Note: The McKennan family of Western Pennsylvania is descended from the clan MacKinnon, of Skye, which was thus described by Monroe, dean of the Isles, in 1594: "At the shore of Skye lyes one iyle called Pabay, full of woods, good for fishing, and a main shelter for thieves and cut-throats. It pertains to M'Kynnoun". This ancient tribe can be traced to Ferchar Oig, and includes Finlay, the son of Fingon, from whom sprang the Clan Fingon. The name occurs in many a feud and strife during the fourteenth and fifteenth centuries. In a history of the clan we are told that in the charter chests of Lochbuy there is preserved a charter to which John MacKinnon, abbot of Iona, affixed his seal as one of the council of the lords of Isles who were forfeited in 1476. He died in 1500, the date on his tomb in Iona. Not far from it is the tomb of his father, Lauchlan, inscribed thus: "Haec est crux Lacolani M'Fingone, et ejus filli Johannis Abbatis de y facta anno Domini MCCCCLXXXIX". In 1503 Mackinnon of that ilk is mentioned among the chiefs to take action against Duart and Lo-chiel, forfeited for treason. In 1515 the MacKinnons took part in the rebellion of Sir Donald, of Lochalsh; and Ewennan Cath, the chief, was summoned for acts of rebellion, in 1545. In 1579 Fynnoun MacKynnoun, of Strathardill, and Lachlane Oig, his son, were reported to the king, together with Lochbuy and the MacLeans, by John, bishop of the Isles, for preventing him receiving the rents of his see. MacKinnon and his clan accompanied the MacLeans on an expedition against the MacDonalds, when a desperate conflict ensued at a place called Bern Bigs. This was soon after the battle of Lochgruinard, in 1598. The MacKinnons served under Montrose, and in 1645 were at the battles of Inverlochy and Auldearn. In 1650 Lachlan MacKinnon and his clan fought for the king, at Worcester. In 1715 John Dhu MacKinnon of that ilk with one hundred and fifty of his clan, fought for King James, at Sheriffmuir, and was attainted, but pardoned in 1727. The clan was "out" in the year 1745, and fought at Culloden; their old chief was taken, and after being long a prisoner in the tower and Tilbury Fort, died in his seventy-fifth year, in 1756.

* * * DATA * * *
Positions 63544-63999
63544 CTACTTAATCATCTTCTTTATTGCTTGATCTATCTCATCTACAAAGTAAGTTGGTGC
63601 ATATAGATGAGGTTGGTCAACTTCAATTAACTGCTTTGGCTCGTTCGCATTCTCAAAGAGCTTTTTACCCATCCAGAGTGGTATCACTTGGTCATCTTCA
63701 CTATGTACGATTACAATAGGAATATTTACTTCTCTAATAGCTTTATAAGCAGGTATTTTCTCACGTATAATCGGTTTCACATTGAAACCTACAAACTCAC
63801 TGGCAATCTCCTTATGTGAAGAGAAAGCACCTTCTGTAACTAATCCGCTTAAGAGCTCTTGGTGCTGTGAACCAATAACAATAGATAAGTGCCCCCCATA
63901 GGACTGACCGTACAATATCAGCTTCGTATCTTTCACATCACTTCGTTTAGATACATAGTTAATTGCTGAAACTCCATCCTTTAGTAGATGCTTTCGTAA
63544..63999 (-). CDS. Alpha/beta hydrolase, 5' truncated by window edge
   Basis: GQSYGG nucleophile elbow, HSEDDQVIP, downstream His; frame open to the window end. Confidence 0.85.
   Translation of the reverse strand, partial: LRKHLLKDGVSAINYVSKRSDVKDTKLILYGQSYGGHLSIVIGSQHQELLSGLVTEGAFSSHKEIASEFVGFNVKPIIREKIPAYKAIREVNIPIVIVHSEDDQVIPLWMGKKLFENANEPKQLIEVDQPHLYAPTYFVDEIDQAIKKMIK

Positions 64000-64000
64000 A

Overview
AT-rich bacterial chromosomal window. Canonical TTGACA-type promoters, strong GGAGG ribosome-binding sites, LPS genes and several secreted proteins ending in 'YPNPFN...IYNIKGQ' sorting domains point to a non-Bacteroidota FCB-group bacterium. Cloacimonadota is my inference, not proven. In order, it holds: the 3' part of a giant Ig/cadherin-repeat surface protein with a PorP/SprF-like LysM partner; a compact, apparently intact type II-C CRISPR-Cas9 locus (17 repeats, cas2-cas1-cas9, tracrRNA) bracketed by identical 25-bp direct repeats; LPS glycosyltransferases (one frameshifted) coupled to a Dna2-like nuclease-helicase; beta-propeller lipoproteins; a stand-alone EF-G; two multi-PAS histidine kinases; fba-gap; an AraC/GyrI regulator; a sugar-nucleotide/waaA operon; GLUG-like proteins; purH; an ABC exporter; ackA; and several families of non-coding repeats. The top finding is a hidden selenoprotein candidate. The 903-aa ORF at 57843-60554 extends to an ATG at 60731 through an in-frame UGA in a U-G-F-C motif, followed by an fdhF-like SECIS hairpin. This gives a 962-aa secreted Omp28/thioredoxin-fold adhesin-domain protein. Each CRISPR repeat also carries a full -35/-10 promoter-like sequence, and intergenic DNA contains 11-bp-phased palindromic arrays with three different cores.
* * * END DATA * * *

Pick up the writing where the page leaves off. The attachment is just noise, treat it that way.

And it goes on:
Rev. William McKennan, the ancestor of the McKennan family, of Washington, Pennsylvania, came to America about 1750. He was born of Scotch lineage in the north of Ireland, in 1719. He was licensed by the Newcastle Presbytery before May, 1752, and was sent by the Synod of Philadelphia to supply North and South Mountains, Timber Grove, North River and Cook's Creek, and at John Hinson's in Virginia. He spent seven or eight months in the south. Before May, 1756, he was settled at Wilmington and Red Clay. He resigned the charge of the First Presbyterian Church of Wilmington in 1794, but continued at Red Clay until his death. He was venerated for his years and his piety. He died at Red Clay, Pennsylvania, in 1809, and is buried in the Red Clay Creek burying ground. He married --- Wilson, of Winchester, Virginia. --- Colonial and Revolutionary Families of Pennsylvania
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